In keeping with our National Hispanic Heritage Month theme, today we take a look at Spanish director Juan Antonio Bardem‘s rural drama from 1958, “La venganza” (Vengeance). Bardem’s previous film, the politically charged “Muerte de un ciclista” (Death of a Cyclist), expressed the bitterness of life under the rule of dictator Francisco Franco. The film so angered the regime that Bardem was thrown in jail and was still incarcerated when “Muerte de un ciclista” won the International Critics Award at the Cannes Film Festival in 1955.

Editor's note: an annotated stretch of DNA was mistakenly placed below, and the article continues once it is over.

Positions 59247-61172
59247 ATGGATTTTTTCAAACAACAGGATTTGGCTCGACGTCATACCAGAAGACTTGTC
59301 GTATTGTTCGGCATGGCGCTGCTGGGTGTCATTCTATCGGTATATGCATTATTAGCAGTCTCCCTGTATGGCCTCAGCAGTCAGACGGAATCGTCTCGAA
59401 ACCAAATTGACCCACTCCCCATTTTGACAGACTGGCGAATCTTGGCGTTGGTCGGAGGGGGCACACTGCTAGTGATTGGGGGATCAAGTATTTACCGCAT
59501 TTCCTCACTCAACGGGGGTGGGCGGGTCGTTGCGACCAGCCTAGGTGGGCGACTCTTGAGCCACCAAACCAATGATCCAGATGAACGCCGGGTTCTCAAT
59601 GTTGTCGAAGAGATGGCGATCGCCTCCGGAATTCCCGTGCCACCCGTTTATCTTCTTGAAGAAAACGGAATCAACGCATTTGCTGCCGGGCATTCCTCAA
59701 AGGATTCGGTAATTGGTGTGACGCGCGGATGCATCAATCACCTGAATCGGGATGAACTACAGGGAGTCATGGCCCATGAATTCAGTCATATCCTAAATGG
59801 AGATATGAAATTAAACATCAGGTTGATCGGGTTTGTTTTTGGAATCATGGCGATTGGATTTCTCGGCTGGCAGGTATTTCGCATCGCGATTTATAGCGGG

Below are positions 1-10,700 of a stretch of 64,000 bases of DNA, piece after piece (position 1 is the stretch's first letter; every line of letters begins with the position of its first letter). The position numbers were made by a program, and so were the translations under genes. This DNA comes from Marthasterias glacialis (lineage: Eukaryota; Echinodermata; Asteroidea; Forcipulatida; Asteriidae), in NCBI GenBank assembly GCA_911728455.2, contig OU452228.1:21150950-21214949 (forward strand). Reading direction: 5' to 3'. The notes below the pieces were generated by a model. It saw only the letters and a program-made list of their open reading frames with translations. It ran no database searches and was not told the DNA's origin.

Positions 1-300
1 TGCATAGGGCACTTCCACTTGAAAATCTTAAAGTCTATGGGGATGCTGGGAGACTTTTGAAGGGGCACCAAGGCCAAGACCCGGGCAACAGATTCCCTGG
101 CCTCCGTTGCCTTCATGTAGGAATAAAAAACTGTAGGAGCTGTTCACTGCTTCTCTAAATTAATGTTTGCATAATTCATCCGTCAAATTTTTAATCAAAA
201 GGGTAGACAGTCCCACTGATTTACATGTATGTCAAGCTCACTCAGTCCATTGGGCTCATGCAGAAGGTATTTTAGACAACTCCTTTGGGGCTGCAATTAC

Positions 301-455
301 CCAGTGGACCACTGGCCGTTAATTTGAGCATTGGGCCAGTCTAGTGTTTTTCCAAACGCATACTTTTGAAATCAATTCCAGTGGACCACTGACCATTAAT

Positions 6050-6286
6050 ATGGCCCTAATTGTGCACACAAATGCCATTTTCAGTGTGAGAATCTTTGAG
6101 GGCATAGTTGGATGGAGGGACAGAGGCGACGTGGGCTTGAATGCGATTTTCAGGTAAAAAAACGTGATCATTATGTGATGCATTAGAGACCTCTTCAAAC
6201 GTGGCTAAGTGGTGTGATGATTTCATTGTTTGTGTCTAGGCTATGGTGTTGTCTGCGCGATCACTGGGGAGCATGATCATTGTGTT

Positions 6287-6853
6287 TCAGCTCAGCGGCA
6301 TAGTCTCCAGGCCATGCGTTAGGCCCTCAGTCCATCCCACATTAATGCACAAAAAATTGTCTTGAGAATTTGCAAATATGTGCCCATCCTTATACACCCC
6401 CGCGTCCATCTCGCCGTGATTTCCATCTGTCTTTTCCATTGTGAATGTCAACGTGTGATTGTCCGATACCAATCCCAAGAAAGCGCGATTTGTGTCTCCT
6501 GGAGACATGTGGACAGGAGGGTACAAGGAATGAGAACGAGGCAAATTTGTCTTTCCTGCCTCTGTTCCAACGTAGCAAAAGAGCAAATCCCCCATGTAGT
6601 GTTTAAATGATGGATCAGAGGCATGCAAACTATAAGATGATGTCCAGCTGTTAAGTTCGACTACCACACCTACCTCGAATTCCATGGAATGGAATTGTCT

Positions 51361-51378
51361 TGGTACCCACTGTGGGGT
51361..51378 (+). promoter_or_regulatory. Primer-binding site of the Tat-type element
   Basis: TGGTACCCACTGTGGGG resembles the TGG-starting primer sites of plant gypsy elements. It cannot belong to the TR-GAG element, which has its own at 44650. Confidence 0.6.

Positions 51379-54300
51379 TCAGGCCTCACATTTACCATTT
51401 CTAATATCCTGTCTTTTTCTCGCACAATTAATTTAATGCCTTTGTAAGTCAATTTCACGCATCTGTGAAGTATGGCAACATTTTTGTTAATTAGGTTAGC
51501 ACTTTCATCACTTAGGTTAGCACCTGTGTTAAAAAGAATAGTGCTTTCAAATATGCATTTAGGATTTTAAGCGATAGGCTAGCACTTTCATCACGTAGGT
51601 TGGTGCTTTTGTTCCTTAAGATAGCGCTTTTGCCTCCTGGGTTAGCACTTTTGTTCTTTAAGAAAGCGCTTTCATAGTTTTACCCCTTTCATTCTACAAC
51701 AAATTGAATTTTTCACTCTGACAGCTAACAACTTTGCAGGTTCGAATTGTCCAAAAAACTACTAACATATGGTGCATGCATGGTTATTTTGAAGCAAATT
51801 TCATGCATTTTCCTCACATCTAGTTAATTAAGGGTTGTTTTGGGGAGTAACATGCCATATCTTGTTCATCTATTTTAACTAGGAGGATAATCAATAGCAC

What makes “La venganza” unique is it was the very first Spanish language film to be nominated for an Academy Award (Best Foreign Language Film, 1958). Despite losing out to Jacques Tati’s “Mon oncle“, the film holds a special place in the Academy’s recognition of Spanish filmmaking. José Luis Garci’s “Volver a empezar” eventually took home the first Spanish language Academy Award (Best Foreign Language Film) in 1982.
And yes, Juan Antonio Bardem is related to Academy Award winning actor Javier Bardem – he’s his uncle.